Regular football season is upon us and here’s what I’m thinking about: How my fantasy picks are looking for the week, where and with whom I will watch my favorite team play (the Green Bay Packers), the green and gold combination outfit I’ll wear to said viewing event, who is injured and their current state. Here’s what I’m not thinking about: The financial well-being of each NFL player on and off the field that week. Until now . . .
That’s because I just listened to a fascinating story from Dana Hammonds, Director of Player Services and Development at the NFL Players Association (NFLPA). Back in 2009, players were faced with the possibility of a lockout, and the NFLPA decided it was time to create their own playbook for financial education.
The need for financial education among NFL players is strong because the professional athlete career model isn’t like most. Players come into sudden wealth—They go from college and/or poverty right to the top (ramen noodles to filet mignon, as Dana puts it). They have a very short expected career length and face pressures from family and/or friends expecting to get a slice of the short-lived pie. Most professionals work their way up, continuing to make money along the way, but NFL rookies start with an annual salary of $500,000+ into the millions. They need tools to manage their finances and set themselves up for future success after their football career is over.
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Dana and the NFLPA represent not only current NFL players, but retirees and families as well. They have to continue overcoming the common challenge of communicating with a very diverse multigenerational audience, which is especially tricky when trying to capture the attention of young guys who have many more distractions. (You’ll have to watch Dana’s presentation for more on their unique solution to that!)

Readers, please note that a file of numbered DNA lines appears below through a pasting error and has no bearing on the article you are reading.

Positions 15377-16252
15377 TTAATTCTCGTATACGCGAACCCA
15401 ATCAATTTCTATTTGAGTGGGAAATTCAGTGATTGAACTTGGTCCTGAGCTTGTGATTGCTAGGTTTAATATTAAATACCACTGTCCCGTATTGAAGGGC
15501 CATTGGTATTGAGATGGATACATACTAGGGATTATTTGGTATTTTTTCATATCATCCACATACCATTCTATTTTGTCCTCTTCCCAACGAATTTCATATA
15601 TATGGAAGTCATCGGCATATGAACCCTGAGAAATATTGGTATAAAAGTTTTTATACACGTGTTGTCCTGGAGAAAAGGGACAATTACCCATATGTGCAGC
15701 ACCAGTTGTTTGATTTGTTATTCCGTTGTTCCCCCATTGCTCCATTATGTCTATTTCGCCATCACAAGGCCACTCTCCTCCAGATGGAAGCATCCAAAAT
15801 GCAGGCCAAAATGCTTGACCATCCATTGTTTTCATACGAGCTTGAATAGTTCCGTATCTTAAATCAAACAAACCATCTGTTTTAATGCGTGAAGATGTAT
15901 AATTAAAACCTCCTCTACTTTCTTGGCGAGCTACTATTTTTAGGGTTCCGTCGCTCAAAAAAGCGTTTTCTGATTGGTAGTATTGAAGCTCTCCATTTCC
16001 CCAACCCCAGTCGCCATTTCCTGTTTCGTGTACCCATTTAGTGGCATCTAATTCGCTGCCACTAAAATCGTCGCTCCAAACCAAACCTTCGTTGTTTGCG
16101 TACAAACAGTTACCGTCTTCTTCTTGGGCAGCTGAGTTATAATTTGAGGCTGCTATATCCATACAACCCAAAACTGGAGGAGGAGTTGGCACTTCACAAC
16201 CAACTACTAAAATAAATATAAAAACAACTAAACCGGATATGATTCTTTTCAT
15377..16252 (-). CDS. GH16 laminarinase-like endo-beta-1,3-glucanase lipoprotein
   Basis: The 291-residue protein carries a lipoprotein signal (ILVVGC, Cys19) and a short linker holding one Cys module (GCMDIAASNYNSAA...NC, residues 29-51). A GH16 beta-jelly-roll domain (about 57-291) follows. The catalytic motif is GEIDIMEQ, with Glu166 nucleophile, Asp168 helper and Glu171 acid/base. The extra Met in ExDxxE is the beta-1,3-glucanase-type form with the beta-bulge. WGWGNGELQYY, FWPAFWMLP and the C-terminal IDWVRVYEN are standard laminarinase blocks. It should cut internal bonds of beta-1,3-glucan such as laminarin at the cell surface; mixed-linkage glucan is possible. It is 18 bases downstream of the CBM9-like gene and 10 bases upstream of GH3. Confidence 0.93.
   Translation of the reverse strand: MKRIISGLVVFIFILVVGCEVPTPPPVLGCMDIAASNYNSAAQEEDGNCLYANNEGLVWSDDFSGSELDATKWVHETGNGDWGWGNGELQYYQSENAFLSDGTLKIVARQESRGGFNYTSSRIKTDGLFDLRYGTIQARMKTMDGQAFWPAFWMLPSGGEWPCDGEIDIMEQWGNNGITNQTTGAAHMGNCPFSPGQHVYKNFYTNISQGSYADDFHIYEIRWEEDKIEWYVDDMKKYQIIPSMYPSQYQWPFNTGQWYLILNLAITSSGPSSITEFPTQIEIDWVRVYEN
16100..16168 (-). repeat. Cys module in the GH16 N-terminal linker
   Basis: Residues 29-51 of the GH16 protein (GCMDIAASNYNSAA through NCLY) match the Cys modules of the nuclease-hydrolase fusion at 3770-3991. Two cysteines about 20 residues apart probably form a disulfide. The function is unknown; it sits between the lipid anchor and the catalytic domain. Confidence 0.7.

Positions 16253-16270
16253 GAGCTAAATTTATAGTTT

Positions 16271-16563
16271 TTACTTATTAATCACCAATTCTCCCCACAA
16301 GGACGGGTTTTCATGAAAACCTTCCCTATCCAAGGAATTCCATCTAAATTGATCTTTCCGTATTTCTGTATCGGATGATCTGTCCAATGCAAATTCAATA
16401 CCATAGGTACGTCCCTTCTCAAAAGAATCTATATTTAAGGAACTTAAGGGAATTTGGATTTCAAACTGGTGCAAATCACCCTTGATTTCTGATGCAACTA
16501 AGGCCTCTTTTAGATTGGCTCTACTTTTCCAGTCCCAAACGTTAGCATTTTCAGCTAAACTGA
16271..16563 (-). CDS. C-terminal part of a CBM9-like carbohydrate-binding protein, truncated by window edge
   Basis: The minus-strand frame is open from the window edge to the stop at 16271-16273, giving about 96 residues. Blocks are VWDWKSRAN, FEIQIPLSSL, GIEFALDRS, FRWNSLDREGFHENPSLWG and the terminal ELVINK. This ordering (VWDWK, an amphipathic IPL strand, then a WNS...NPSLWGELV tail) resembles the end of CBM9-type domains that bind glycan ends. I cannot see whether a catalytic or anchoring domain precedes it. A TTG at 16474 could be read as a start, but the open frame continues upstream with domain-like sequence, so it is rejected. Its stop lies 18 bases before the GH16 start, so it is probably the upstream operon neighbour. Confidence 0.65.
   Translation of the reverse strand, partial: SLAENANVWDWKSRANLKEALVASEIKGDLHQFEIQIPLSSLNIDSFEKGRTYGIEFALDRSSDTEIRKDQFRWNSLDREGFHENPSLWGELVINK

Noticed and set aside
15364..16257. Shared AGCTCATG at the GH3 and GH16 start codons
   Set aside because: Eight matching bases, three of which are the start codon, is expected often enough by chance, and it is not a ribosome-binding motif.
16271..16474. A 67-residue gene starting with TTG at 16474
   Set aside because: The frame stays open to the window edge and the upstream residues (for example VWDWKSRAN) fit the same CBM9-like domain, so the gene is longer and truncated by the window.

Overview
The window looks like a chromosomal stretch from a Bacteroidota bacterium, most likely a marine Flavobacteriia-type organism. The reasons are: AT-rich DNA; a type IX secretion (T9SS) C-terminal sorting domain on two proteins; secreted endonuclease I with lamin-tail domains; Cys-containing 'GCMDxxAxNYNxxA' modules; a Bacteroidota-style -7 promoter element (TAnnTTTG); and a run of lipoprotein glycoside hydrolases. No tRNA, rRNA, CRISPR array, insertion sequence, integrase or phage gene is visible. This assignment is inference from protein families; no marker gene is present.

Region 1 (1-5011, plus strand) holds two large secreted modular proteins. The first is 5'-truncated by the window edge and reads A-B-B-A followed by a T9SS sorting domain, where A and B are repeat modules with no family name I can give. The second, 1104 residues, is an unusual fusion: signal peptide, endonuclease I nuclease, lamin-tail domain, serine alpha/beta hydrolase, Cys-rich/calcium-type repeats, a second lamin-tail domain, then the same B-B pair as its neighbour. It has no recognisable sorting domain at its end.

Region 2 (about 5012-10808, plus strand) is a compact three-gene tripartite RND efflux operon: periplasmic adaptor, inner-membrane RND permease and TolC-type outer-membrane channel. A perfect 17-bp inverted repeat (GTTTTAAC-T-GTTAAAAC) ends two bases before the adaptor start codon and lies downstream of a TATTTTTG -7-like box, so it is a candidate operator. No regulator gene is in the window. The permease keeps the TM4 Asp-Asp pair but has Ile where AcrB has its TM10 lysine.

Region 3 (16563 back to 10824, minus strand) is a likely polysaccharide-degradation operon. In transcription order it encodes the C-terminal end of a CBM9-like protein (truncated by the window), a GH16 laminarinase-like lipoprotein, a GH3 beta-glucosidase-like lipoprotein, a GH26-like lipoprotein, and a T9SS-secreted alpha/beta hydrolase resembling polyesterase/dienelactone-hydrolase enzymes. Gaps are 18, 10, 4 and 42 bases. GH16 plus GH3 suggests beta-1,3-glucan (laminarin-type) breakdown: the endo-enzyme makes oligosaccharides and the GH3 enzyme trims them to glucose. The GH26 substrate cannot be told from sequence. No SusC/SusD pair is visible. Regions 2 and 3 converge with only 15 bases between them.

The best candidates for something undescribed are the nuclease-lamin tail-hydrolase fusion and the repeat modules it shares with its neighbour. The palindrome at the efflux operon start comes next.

The NFLPA kicked off their financial wellness program with a website, biweekly e-mail and a help line for players to access. The help line ended up being the most successful financial education tool—Players can call one of five financial planners with any finance-related question and get needed answers. The e-mails feature topics most important to players, like taxes, dealing with family members, credit cards and budgeting. Dana mentioned that peer-to-peer education is also encouraged—not talking at the players but making sure they are talking to each other about shared interests in financial wellness.
What’s the future of the NFLPA financial education program? Continue to customize, customize, customize. For example, they are discovering that many of the players don’t e-mail, so the next endeavor is branching out into social media because many players use Twitter to communicate. Learn more by viewing Dana’s entire presentation, and find resources for developing your own financial education playbook in our Financial Education for Retirement Security page.
Communications Associate at the International Foundation